Originally posted by ninermedic:
Originally posted by mella8:
Rewatching that game, we are sooooooooo capable of making every drive like our opening drive. This could have easily been a 45-12 blowout. We scored our first TD in 4 plays, and that included an incomplete pass on the first play. Then we went into milking the clock mode, slowing down the game, etc...and it kinda let the Lions hang around. Im not complaining about our offensive strategy --- Im well aware this team is built on clock management "run first / pass second" mentality, but still. Sometimes I feel like it's so easy (felt the same way vs that Packers) but we just hold ourselves back just so we can kill the clock a bit.
I hope as the season progresses, we start mixing the 2 styles. Id like to see us slow the game down (bc it plays into our strengths), but once in awhile it doesnt hurt to suckerpunch the opponent with a quick strike TD.
There's a debate to be had over the effectiveness of the slow strangle--which we've been using the last couple games--and quickly breaking the neck and burying them (under an avalanche of points)
Well there's risk and reward for both styles of offense.
The "slow stangle" approach can be deafening, but you're really relying on minimal mistakes and mental lapses to execute it. The concept is to drain the clock and squeeze your opponent from having enough time to make a comeback; but at the same time, you're guaranteeing that said 'milking' will eventually give you the points at the end to win. With a mistake free offense like ours, this is a great philosophy --- but the risk is taking the clock down to no time (with no points) and then making a mistake (eg turnover) --- now the other team might have the last chance to win it.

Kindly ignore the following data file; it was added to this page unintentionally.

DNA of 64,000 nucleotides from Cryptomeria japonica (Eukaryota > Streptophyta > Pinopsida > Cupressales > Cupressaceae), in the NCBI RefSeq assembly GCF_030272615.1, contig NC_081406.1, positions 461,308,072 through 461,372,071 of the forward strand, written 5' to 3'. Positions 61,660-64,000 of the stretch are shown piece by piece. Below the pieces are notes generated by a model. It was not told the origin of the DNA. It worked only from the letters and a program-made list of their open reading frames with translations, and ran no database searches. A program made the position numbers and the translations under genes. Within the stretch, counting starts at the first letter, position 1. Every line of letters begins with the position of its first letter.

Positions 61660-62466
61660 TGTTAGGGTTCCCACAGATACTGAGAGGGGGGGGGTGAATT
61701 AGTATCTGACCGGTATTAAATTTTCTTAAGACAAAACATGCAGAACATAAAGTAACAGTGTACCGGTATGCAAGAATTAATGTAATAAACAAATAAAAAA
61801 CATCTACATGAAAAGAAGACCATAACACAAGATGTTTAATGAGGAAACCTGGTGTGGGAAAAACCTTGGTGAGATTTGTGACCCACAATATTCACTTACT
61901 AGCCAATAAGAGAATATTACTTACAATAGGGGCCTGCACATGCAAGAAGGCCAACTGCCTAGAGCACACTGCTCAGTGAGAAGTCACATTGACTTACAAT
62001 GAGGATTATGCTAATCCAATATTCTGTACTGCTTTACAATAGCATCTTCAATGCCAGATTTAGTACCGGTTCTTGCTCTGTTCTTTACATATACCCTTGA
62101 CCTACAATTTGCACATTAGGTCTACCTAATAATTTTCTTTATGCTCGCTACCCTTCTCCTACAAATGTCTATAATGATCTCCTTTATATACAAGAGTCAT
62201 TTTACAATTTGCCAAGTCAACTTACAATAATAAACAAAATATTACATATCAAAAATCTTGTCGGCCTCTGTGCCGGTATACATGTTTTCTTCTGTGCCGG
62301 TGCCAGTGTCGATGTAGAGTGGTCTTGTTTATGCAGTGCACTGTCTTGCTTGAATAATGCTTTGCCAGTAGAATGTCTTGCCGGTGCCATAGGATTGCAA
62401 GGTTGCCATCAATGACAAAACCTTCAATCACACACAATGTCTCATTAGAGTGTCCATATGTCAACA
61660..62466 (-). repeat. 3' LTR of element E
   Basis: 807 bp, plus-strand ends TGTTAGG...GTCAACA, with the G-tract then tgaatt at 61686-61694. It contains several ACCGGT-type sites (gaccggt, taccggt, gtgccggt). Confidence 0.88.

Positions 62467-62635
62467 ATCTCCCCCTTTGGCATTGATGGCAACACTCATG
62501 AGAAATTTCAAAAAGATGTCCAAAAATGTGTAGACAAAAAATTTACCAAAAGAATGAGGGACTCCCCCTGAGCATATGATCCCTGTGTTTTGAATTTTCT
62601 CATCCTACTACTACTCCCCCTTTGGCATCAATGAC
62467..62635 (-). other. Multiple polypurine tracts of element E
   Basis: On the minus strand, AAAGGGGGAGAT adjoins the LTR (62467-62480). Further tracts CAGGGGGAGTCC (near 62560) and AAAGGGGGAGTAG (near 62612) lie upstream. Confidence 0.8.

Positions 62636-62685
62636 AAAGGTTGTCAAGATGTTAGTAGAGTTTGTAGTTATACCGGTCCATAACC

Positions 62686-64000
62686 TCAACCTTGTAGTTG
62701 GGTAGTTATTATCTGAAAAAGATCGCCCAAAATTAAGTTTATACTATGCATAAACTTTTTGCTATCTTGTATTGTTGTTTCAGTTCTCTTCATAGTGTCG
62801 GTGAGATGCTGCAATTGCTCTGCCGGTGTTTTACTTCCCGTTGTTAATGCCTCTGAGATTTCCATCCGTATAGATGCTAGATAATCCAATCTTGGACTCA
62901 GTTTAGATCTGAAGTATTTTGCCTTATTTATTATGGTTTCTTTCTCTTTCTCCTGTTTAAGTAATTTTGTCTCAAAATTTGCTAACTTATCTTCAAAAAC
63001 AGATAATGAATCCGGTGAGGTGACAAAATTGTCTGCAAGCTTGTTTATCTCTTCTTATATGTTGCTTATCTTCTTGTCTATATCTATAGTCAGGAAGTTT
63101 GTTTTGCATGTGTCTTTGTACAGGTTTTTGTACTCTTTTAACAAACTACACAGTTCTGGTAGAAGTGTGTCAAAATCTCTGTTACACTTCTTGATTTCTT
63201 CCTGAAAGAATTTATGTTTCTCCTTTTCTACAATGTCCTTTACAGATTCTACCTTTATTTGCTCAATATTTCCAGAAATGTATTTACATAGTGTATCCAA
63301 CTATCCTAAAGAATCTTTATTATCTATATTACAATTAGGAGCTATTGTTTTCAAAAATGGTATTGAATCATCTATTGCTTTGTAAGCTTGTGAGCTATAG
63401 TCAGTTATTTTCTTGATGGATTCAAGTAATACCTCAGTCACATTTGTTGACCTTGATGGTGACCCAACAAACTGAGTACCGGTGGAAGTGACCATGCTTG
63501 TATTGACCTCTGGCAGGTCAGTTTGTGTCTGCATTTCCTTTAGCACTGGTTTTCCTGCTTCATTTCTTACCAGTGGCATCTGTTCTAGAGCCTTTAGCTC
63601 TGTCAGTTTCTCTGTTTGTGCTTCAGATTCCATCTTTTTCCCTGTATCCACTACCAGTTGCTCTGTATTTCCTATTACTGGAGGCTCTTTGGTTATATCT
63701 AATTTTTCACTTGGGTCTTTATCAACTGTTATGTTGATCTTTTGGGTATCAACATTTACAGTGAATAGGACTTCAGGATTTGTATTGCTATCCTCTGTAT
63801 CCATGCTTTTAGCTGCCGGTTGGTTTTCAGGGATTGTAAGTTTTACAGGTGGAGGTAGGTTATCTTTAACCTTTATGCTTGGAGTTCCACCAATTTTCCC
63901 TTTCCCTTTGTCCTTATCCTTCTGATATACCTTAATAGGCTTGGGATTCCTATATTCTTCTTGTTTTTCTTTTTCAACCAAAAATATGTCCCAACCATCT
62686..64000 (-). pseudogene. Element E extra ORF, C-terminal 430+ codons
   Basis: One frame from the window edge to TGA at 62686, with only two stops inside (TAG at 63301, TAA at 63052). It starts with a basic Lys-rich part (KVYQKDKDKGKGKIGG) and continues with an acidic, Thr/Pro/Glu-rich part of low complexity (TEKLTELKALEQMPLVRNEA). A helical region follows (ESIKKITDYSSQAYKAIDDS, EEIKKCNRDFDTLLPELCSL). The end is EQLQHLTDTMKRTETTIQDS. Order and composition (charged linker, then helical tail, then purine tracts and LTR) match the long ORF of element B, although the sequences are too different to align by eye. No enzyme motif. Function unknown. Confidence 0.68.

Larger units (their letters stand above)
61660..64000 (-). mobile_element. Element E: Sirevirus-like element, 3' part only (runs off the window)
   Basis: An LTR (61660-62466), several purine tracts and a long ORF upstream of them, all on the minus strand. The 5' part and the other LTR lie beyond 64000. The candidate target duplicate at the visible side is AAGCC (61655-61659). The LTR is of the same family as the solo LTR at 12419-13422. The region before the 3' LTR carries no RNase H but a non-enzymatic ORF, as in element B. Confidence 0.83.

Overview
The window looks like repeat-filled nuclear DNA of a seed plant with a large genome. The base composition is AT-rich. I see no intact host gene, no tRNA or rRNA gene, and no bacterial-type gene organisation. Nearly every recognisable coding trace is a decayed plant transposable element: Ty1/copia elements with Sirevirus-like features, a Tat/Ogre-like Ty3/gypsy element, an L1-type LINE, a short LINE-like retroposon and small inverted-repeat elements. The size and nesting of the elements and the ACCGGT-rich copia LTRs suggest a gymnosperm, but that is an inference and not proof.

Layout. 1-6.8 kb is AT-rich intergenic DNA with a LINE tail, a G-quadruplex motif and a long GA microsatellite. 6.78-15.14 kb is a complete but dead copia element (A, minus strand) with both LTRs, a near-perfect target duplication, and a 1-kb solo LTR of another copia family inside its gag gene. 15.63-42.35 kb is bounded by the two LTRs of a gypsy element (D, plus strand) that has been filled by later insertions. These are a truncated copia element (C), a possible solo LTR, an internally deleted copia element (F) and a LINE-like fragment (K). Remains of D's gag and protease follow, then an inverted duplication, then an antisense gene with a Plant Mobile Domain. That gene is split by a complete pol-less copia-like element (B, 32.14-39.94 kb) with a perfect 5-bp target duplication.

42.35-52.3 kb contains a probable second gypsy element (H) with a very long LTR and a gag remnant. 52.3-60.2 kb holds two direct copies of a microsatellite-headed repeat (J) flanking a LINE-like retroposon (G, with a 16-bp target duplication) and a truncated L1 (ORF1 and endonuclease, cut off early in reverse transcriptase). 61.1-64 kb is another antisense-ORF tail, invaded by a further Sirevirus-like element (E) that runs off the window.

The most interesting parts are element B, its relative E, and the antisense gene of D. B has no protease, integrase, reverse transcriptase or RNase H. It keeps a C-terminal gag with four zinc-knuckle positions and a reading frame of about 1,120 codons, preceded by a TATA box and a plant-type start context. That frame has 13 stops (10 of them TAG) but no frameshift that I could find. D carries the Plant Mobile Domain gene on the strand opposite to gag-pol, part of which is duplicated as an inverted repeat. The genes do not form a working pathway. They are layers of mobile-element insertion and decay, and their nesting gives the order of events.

The "neck break" approach relies on shellshocking your opponents into submission. Just run up the score and make them change their offensive strategy so they can play keep up. This is a great approach as well, especially if you have a great defense (hint hint) bc now your opponent becomes one dimensional trying to keep the game close --- and that means lots of turnovers. The problem with this strategy is high risk - high reward. More long passes = lesser probability for completions and increased risk on INTs. An off day (see P.Manning on MNF) could spell disaster and put your own team out of its misery pretty quick.
I think the Niners can play both ways. I just dont want us to get too comfortable in just one style; especially since we have shown this year that we can make a quick strike if needed. Id like to see us do a combo of the two.